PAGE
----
Hi! I joined because I thought this would be the best place to understand what atheism is. I am christian. Sort of. I am but I have a hard time saying so because they seem to be such bad people and I'm certainly not one of those. I am a christian in the sense that I try very hard to live my life by the teachings of Jesus. However, if I were ever to speak my mind in church, I'd be cast into a burning furnace faster than I could say 'God save my soul.'
I have serious issues with nearly every church I've ever been to. After all the prejudice and hate and judgement, it can be difficult to hear the message. I can see where it would be all too easy for most mindless Americans to miss the message altogether and read into it what they will. Humans have an amazing knack for justifying anything we want.
In an attempt to get back to the root of what I feel religion is supposed to be about, my family attended a Universalist Unitarian church for about a year. We were sold with the first sermon because they made it clear that they embraced all walks. The preacher was Jewish. The congregation was made up of various christian denominations, wiccans, groups I've never hear of and...an atheist.
The atheist confused the hell out of me and I had a difficult time ever fully hearing another sermon because I was too busy speculating why she was there. I was always told atheists are people that don't believe in God. Although the people in that room acknowledged many different gods, the one thing we could all agree on was that there was 'something'. We all left the churches and synagogues and forests to come together on the one fundamental point that we all knew to be true. So was this lady an unconvinced atheist trying to see what this god thing was all about? Were we some grand sociological experiment for her to observe? It didn't appear so. She was pretty ingrained with the church and seemed to have been an integral part of the growth of the church for years.
Without knowing this lady, can anyone here speculate what would possess her to ever set foot in a church of any kind?
Thanks for shedding light on this. This actually happened years ago but it's something I often still wonder about. I was excited to stumble upon your site.
You seem to have a very sensible view of things. It's nice to know that there are theists who are willing to question their religious tenets. My fiancee is Greek Orthodox but she, like you, rejects all the nonsense like creationism. Her religion is more about community than it is about the supernatural.
What bothers me most is always unquestioning belief (this is not necessarily restricted to religion). Atheism, for me, is part of a wider remit to ensure that everything is analysed and critiqued to determine its likelihood of truth. Without that we have nothing, because we would never know if anything anyone told us corresponded to reality.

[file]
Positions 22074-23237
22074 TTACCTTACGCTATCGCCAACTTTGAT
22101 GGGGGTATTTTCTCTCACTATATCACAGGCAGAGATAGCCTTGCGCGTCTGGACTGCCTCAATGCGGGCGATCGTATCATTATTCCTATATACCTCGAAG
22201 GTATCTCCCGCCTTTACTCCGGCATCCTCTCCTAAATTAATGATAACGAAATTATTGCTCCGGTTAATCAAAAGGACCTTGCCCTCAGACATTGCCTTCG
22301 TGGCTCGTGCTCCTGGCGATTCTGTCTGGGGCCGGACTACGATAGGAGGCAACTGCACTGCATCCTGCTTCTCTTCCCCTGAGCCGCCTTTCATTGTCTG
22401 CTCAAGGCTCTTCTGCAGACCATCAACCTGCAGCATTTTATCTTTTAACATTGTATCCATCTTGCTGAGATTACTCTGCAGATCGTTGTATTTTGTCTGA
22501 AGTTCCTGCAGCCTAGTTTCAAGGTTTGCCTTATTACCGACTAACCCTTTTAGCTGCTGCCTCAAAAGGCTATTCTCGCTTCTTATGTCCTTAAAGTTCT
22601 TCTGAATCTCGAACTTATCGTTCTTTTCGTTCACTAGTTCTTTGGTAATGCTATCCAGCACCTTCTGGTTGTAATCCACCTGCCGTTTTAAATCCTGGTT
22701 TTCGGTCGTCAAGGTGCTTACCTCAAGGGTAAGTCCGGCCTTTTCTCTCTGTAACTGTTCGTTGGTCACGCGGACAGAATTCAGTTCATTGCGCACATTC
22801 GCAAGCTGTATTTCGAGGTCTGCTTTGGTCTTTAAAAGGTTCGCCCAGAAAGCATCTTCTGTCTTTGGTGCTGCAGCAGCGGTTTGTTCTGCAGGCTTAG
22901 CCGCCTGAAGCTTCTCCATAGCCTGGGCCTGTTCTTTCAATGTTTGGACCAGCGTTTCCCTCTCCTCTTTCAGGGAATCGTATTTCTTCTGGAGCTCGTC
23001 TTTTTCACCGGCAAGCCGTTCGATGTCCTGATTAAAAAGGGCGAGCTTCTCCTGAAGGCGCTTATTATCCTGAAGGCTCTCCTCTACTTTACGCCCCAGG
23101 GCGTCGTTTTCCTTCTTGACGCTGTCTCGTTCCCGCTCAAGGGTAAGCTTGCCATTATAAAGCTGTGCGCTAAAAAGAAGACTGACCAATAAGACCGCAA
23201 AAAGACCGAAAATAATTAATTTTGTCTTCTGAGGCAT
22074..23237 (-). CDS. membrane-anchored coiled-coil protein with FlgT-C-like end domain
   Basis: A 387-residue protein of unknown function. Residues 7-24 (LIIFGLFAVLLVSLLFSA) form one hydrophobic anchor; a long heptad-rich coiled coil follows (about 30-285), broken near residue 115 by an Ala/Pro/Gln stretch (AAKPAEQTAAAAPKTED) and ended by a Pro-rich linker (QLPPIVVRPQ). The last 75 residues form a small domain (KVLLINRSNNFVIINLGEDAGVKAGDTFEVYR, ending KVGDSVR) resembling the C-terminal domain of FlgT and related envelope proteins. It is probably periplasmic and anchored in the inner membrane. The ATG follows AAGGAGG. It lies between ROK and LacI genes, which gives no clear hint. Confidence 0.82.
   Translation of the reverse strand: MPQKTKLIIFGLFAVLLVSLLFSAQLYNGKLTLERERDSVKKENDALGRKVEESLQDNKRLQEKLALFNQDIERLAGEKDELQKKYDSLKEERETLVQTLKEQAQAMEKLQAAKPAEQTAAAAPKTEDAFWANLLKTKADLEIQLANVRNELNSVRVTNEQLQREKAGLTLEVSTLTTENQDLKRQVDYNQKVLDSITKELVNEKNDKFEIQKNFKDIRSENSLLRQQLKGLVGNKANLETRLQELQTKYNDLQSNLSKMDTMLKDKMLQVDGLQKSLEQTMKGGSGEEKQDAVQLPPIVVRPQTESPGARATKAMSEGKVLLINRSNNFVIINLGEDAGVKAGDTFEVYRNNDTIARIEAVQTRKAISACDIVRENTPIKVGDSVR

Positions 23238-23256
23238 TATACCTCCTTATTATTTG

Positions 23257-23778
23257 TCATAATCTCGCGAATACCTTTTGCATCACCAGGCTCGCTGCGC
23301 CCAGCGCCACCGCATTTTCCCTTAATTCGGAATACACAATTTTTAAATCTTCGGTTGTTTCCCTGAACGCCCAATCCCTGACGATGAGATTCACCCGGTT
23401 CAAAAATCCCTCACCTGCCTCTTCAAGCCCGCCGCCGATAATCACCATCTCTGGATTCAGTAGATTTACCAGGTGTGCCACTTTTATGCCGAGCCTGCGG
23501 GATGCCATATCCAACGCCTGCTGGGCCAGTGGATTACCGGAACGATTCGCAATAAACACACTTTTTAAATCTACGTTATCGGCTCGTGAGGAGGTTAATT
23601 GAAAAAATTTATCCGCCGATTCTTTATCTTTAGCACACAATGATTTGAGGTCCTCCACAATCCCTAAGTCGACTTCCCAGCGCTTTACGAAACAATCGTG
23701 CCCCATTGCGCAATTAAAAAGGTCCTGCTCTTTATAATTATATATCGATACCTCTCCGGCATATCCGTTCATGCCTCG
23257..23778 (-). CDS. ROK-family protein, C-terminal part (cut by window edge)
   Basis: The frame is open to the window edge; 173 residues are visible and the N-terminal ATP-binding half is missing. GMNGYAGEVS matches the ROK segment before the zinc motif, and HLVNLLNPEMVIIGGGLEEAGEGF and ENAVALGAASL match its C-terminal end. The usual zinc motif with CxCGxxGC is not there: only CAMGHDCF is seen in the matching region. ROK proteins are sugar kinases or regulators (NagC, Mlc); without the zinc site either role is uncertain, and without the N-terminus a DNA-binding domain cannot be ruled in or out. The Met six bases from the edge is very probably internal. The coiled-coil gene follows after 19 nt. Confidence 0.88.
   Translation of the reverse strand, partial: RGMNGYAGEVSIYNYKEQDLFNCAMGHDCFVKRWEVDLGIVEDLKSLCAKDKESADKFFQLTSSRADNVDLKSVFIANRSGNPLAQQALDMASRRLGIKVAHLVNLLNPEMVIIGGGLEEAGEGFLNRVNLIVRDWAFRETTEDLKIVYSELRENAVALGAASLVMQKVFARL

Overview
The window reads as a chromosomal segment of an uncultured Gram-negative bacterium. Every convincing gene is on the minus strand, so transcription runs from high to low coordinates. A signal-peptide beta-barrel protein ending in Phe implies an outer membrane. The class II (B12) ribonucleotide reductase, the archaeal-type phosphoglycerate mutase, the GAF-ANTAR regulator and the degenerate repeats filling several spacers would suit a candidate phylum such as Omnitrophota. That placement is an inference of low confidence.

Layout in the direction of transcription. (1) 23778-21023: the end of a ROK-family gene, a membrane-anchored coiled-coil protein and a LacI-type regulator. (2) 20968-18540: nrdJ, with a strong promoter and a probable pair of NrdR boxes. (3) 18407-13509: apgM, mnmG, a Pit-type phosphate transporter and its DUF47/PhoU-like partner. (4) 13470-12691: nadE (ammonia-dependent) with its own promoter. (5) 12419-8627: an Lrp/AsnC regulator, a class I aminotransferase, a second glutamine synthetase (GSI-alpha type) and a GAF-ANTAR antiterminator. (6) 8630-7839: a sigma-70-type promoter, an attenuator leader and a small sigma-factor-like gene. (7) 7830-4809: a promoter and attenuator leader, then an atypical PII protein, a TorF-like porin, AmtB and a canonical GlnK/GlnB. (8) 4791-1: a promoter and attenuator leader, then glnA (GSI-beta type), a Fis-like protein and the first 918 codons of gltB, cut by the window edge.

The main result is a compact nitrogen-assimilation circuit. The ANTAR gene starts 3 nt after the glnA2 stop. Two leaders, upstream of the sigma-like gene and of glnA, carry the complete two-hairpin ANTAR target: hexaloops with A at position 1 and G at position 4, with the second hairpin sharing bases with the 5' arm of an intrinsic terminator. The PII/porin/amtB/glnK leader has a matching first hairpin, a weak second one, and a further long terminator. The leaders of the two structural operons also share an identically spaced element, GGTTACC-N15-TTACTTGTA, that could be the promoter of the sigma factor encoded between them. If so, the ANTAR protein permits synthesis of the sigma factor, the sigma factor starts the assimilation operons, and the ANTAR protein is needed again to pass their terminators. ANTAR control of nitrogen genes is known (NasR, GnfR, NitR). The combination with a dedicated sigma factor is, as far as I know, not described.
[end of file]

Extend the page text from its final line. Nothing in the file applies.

I've never been an active member of any church ever since my disillusionment. Though I have visited cathedrals, mosques, synagogues, and an ashram. So I cannot shed any light on why she was there but defining atheism is one of the simplest things I can do. Atheism is the state in which you do not believe in a god or gods. It is commonly associated with skepticism. We have no doctrine, no dogma, no scripture, or authority. As such, we are diverse and, as many choose, unguided. Nothing can be done or said "in the name of atheism" and the action of one atheist says nothing of another as our connecting factor is solely a negative one, not a positive one (we don't share any attributes, merely the absence of a particular one)
If I may speculate to address a "sect" I take issue with, she may be a Christian atheist: one who believes in the teachings of the New Testament but not in the existence of Yahweh. This is frankly absurd and concedes that religion may take the position of moral authority when it may not. We must no more believe that the idea of treating others as one wants to be treated was as unheard of in the time of Jesus of Nazareth than we should believe that the prohibition of murder and theft were revolutionary in the time of Moses. The so called Golden Rule, which one could argue is the only moral thing Jesus ever preached, requires no belief in a god, need not be enforced by dogma, and is easily understood by a child without the mention that it came from heaven.
Further study of the New Testament reveals some lessons of more questionable morality. Vicarious redemption is not moral. You cannot die for someone's sins. You can forgive someone. You can accept punishment for someone. But you cannot erase or negate the transgressions of a person and absolve them of responsibility through the barbaric act of human sacrifice. This is scapegoating in its most ancient sense. The idea that Jesus forgives your sins is ridiculous without his divinity, and yet this was his main point. That when sin was committed, his rule was broken, and he was the party chiefly concerned. Should I wrong you, Jesus cannot forgive me; that is for you and you alone. Turning the other cheek and loving thy enemy are not moral practices. Evil should not be allowed free reign and must be stopped. It is man's moral obligation to stop evil, not turn the other way and claim the pseudo-moral high ground of pacifism. And finally, the idea that sinners suffer for eternity is not found in the Old Testament but in the New, This is frankly a horrible idea that everyone should be thankful is untrue. For all the suffering and wickedness of the Old Testament, at least it was temporary. It is not until Jesus that this abhorrent idea of eternal punishment is introduced.
I don't know why she is there, but it wouldn't surprise me if she were a Christian atheist. I've been meaning to post about the subject for a while, but I've been busy. So when this turned into a tirade, I just went with it
Hi Amy and welcome to TA.